Capital raising is one of the most challenging and vital aspects of successful entrepreneurship.
Most founders, especially first-time founders, have only limited financial and legal experience to navigate the process. Therefore, a fair bit of risk exists.
Venture Deals to the rescue
Venture Deals, by Brad Feld and Jason Mendelson, helps simplify and demystify the process. It allows founders to have the confidence to do great deals and avoid some of the most costly mistakes!
What costly mistakes, you might ask?
- You give away too much equity and cost yourself millions of dollars at exit.
- You lose control of your company at the board level.
- The deal bombs as you can’t understand the terms and make a sensible agreement.
- The investors pull out as you’re not prepared and professional enough.
- You spend tens of thousands of dollars on unnecessary legal fees.
When joining the Airtree Explorer program last year, the fantastic Airtree team sent me Venture Deals as a welcome gift. As the book just kept resurfacing, I realised just how important its content was.
Another book you had to read, you ask? We are lucky, as for a general understanding, we can go for a ‘summary prepared earlier’ – Thanks Michael Batko for the summary.
But if you’re a founder that’s planning to raise, or working in venture, you better get a copy of the book as it is detailed and technical. You will need it, and it will help.
The book is written for the US market and legal system but most of the concepts work the same in other countries (including Australia) as capital raising processes are very similar.
In my opinion, the best advice from the book revolved around changing the way to approach and think about a deal, rather than the nitty-gritty details of the deal in particular.
Other resources that have helped me
When looking at the Australian early-stage capital raising landscape, to further hone your skills and to prepare for raising, you should check out the Open Source VC, by Airtree.
Key areas that are covered are:
- Terms Sheet – a straight-up term sheet
- Investor list – the best list of active investors that I have seen in Australia
- Seed-stage financing docs – subscription agreement, shareholders agreement, SAFE, IP, and employment. Boom!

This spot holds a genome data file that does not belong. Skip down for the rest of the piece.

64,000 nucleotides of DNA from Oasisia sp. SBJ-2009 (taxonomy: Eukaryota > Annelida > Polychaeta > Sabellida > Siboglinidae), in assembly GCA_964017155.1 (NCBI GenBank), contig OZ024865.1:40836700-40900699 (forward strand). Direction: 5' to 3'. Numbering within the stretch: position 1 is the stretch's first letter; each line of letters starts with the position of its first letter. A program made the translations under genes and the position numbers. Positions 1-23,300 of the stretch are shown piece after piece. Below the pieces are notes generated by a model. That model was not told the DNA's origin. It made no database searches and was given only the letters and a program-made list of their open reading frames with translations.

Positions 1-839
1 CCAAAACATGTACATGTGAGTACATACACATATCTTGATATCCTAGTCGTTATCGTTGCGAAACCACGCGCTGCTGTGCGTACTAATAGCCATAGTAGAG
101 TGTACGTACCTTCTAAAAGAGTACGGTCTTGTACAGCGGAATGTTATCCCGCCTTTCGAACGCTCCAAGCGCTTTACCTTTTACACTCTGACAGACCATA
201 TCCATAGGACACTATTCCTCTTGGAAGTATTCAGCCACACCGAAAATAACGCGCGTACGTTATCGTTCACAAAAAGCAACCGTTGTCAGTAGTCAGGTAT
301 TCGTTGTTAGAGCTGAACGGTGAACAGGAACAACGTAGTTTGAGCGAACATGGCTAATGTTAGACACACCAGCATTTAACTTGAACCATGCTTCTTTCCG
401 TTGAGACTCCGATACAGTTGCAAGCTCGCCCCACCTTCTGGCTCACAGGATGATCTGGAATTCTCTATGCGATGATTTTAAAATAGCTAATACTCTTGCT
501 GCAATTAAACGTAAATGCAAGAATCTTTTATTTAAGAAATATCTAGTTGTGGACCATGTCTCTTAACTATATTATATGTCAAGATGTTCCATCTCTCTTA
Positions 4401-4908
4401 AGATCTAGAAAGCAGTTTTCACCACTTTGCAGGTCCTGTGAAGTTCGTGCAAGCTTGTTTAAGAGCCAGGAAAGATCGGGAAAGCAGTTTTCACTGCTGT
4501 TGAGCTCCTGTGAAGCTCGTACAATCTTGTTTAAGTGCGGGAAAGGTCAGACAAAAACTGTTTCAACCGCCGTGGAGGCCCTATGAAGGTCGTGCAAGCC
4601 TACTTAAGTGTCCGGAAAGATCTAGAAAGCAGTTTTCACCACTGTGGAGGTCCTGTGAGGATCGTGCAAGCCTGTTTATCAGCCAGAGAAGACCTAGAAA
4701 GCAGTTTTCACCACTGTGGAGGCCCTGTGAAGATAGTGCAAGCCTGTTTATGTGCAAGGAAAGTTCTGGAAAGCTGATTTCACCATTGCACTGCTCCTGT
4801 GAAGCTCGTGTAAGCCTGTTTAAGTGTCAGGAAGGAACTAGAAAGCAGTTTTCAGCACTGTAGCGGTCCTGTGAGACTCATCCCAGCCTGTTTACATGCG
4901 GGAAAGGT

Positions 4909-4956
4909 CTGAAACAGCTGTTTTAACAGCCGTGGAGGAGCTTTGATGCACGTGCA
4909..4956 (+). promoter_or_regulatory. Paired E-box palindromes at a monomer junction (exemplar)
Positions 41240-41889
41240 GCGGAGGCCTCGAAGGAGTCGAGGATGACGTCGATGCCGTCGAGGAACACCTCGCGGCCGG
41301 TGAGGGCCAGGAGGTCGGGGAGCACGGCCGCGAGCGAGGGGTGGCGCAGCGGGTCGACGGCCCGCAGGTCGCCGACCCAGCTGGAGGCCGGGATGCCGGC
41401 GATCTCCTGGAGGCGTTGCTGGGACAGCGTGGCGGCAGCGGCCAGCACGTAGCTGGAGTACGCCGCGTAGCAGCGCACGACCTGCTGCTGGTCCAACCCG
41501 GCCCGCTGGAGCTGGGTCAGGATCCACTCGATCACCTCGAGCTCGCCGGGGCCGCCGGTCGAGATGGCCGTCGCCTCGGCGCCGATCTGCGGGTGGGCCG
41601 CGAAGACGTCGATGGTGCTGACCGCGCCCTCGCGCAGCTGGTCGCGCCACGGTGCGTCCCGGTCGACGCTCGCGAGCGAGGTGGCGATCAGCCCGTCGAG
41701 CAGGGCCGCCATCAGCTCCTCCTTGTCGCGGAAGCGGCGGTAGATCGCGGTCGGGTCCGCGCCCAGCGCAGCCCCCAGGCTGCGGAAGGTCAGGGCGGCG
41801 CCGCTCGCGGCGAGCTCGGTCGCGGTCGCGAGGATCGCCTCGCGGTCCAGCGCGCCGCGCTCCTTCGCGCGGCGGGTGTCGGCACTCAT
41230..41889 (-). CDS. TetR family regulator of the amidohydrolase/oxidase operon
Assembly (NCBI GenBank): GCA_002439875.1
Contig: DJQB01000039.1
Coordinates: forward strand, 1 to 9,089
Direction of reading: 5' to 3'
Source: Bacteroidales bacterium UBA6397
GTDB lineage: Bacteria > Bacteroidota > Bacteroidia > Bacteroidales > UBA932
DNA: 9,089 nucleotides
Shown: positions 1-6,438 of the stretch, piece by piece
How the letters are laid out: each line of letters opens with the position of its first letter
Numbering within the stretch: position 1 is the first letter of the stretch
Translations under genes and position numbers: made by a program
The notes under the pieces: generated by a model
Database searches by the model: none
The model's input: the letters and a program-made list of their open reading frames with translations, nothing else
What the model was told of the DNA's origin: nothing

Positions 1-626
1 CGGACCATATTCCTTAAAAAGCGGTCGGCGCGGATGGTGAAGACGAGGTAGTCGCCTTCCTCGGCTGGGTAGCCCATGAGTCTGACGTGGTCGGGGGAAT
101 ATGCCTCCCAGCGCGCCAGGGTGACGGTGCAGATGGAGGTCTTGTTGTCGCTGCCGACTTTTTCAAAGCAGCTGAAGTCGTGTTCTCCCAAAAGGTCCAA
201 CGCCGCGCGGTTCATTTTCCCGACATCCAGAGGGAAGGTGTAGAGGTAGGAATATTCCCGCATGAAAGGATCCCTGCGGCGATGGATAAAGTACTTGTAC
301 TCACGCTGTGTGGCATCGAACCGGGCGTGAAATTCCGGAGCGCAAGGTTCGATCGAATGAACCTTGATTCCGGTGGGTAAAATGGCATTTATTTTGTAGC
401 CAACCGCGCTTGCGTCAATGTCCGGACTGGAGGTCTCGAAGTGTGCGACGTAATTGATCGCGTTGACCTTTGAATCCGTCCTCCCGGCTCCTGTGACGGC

In my opinion, you want solid agreements, based on standard terms, executed quickly, and you move on. These templates are a great starting point and can save you thousands.
Take the time to slow down, and understand
When Cake was planning our Seed Round, the major shareholders and directors had several sessions to understand the terms and what they mean technically, and in practice.
I’ve highlighted some of the main terms you should be on top of below. We also discuss some of these terms in our blog on Shareholders Agreements.
We found the terms challenging, even though I have a finance and accounting background. So don’t feel bad!
But with a bit of time and patience, you can learn them well. And as I noted above, it’s essential to your long term strategy!
Good luck, as always, on your capital raising and founder journey. I hope this helps!
If you liked this article, check out The Making of an Angel (Investor) – Part 1
This blog is designed and intended to provide general information in summary form on general topics. The material may not apply to all jurisdictions. The contents do not constitute legal, financial or tax advice. The contents is not intended to be a substitute for such advice and should not be relied upon as such. If you would like to chat with a lawyer, please get in touch and we can introduce you to one of our very friendly legal partners.